Simply canceling a treaty can cause a 10 point hit per treaty to your reliability; so if you cancel 3 treaties with a faction in preparation to attack them after 10 turns have passed (so you do not suffer all the negatives listed below), you still could have suffered a gnarly hit to your reliability. Now perhaps you cancel 3 treaties with multiple factions at once in preparation for "Total War", you might suffer quite a large penalty.
This is just from my own experience - if you wait until 5-6 turns have passed after ending all treaties with a faction, and then declare war, the hit to your reliability may not be as harsh. You'll get hit, but if you really need to attack a faction, if you can wait 5-6 turns before doing so, the hit may not be as harsh.
"It's easy to get to a 'very low' rating, but in two different situations you can have 'very low' reliability but your hidden actual score is radically different. Because there is no lower bound to the score. Meaning in the one case you are just barely in the hole, and recovering some reliability points every turn, so return to reliable levels fairly quickly. While in the other case your score is at the bottom of the ocean and will take a hundred turns or more to recover.
How exactly the points add up and how many you recover per turn is unknown, I think. But some things can be learned from the database. Treacherous acts will give you points, so technically you never have a reliability score, you only have an unreliability score; if you are reliable you are at zero, and every point above zero makes you less reliable.
- Refusing to join an ally in war adds 15 points.
- Cancelling a Military Alliance before the 10 turns have elapsed is 10 points.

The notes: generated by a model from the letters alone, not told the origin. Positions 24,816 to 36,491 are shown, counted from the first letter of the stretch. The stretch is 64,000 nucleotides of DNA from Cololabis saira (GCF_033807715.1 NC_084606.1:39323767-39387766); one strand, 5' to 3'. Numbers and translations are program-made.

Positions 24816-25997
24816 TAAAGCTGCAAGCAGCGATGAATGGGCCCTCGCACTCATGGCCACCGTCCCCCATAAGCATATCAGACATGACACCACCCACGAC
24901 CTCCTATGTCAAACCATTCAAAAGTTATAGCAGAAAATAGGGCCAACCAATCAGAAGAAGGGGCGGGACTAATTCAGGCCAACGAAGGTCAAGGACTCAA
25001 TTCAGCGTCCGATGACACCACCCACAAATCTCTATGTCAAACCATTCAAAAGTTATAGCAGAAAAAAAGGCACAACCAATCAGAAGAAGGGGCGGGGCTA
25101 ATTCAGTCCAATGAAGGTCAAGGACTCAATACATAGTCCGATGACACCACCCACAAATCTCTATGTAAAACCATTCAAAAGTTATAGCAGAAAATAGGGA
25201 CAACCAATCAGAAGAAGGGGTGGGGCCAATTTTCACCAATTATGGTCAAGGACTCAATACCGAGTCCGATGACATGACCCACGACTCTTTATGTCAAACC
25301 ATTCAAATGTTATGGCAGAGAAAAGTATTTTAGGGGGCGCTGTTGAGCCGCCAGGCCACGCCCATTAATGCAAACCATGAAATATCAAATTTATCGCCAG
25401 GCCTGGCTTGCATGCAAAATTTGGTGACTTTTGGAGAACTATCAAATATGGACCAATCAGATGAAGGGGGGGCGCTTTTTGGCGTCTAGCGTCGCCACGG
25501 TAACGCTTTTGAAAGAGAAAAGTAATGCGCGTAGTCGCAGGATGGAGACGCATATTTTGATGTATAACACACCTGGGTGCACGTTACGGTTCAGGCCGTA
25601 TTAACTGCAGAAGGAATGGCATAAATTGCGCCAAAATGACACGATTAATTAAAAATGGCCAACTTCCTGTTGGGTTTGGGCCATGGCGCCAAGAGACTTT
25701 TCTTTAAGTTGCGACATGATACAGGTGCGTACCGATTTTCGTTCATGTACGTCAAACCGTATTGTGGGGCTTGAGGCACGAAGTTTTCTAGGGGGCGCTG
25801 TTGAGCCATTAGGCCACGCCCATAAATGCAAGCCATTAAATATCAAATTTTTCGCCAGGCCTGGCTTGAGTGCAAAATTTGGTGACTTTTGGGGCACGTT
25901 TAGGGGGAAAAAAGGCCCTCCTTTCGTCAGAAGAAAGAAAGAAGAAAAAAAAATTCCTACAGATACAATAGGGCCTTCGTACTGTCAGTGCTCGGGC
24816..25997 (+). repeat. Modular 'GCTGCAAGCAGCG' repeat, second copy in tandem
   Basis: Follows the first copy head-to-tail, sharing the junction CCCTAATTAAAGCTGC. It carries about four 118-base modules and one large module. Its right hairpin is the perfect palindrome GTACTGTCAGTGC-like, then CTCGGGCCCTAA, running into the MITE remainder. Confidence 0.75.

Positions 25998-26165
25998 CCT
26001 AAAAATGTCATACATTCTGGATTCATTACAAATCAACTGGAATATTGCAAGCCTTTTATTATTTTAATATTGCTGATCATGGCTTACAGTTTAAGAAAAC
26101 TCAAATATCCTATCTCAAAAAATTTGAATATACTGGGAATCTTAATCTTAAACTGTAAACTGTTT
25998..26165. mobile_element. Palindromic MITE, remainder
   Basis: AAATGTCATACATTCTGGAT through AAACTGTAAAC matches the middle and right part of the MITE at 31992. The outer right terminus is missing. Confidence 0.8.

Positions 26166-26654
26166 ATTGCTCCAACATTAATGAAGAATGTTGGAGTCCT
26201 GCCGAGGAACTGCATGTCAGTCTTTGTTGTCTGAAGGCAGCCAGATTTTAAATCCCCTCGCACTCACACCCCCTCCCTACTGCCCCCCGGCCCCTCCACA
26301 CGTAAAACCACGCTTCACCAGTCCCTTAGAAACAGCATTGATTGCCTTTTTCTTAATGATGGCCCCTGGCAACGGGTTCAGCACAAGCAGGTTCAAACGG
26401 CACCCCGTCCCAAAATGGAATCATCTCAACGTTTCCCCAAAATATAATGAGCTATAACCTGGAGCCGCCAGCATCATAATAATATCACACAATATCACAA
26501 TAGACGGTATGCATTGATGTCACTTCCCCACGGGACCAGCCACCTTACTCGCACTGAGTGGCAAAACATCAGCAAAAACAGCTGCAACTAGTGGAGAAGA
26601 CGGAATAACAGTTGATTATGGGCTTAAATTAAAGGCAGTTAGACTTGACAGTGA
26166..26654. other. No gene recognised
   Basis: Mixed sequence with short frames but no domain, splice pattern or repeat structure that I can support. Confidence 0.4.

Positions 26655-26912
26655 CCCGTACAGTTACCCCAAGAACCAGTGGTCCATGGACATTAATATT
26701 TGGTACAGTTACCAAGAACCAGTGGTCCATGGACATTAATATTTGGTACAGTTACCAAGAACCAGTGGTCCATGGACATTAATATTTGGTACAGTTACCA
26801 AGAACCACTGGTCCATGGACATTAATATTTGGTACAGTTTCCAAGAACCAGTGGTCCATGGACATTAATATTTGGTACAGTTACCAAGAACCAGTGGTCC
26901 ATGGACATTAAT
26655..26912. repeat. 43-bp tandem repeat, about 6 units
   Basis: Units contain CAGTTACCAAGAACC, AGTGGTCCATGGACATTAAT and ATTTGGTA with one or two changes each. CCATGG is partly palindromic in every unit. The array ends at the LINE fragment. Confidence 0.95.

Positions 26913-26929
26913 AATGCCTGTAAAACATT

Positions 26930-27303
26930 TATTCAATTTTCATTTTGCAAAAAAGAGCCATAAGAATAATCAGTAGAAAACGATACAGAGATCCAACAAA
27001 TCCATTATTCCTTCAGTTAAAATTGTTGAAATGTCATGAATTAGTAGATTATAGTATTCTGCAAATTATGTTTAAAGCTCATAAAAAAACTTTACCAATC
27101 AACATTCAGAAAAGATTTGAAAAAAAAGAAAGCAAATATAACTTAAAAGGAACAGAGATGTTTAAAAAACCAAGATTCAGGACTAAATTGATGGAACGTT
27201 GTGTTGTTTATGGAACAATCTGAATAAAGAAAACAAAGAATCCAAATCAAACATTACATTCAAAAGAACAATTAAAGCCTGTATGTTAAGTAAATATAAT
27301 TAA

- Cancelling Military Access is 10 points.
- Going to war shortly after cancelling military access is 15 points.
- Declaring war after ending a military alliance without waiting 10 turns is 25 points.
- Declaring war again shortly after signing a peace treaty is 30 points.
- Cancelling trade is 10 points.
- Going to war after ending trade is 15 points.
- Making peace after less than 10 turns of war is 15 points (this may seem odd but if you just make peace without any serious fighting this would rightly be seen as a betrayal by your partners in that war).
Like I said these points seem to all add up. So if you were allied with a faction and also had a trade deal, and then first refuse to join them in a war, then actually declare war on them, you will be hit with a MASSIVE blow to your reliability:
- +15 from refusing to join their war.
- +10 for cancelling alliance if it was still new.
- +10 for cancelling the military access.
- +25 for declaring war shortly after ending alliance.
- +15 for going to war shortly after ending access.
- +10 for ending trade if it was a fresh agreement.
- +15 for going to war shortly after ending trade.
So that is +100 unreliability for what may seem to you like 'only' a single betrayal.
You can significantly reduce the impact if you are willing to at least wait 10 turns: End all the agreements immediately, but wait the 10 turns after that before declaring war. Then it's only:
- +15 from refusing to join their war.
- +10 cancelling alliance.
- +10 cancelling access.
- +10 cancelling trade.
So that's 45, less than half. While you may think 'okay I'm unreliable now anyway, now I can just do to them what I want, it doesn't matter", actually it does matter. Limit your betrayals as much as possible to be able to recover from them more quickly."